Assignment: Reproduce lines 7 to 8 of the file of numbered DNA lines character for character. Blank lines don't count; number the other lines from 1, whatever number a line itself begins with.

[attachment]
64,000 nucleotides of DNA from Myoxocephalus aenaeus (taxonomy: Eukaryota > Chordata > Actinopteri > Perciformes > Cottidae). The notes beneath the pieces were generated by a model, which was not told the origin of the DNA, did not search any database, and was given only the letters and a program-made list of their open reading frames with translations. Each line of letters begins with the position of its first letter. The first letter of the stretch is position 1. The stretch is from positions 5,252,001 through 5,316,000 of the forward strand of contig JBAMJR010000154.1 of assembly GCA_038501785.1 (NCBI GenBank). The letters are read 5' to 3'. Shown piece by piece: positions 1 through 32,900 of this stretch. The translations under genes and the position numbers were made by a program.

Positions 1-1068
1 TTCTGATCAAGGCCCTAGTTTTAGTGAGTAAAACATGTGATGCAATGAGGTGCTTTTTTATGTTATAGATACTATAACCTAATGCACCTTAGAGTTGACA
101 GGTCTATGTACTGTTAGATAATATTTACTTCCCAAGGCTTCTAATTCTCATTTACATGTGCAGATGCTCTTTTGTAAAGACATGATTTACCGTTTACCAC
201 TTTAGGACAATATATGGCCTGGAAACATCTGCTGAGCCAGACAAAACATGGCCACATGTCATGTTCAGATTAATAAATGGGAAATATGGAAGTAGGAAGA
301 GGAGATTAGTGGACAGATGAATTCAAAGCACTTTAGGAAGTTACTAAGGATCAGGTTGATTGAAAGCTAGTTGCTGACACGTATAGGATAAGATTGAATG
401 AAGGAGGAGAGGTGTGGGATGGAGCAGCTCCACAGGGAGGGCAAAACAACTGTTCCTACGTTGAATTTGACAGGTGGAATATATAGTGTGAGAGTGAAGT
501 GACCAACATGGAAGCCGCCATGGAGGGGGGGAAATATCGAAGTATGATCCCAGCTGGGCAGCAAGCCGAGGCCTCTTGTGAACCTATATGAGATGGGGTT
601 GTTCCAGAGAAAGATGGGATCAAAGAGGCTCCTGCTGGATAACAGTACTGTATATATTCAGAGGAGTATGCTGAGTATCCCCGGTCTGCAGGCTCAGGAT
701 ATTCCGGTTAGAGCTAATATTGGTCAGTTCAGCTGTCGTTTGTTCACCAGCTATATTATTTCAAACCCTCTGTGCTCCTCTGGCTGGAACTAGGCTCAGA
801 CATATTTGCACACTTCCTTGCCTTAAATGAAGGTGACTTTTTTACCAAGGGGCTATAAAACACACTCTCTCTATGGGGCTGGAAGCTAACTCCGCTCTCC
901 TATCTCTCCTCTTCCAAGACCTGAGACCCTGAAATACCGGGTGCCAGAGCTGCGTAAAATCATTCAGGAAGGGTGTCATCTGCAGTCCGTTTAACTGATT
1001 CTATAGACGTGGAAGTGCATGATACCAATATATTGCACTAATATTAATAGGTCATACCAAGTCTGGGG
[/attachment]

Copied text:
401 AAGGAGGAGAGGTGTGGGATGGAGCAGCTCCACAGGGAGGGCAAAACAACTGTTCCTACGTTGAATTTGACAGGTGGAATATATAGTGTGAGAGTGAAGT
501 GACCAACATGGAAGCCGCCATGGAGGGGGGGAAATATCGAAGTATGATCCCAGCTGGGCAGCAAGCCGAGGCCTCTTGTGAACCTATATGAGATGGGGTT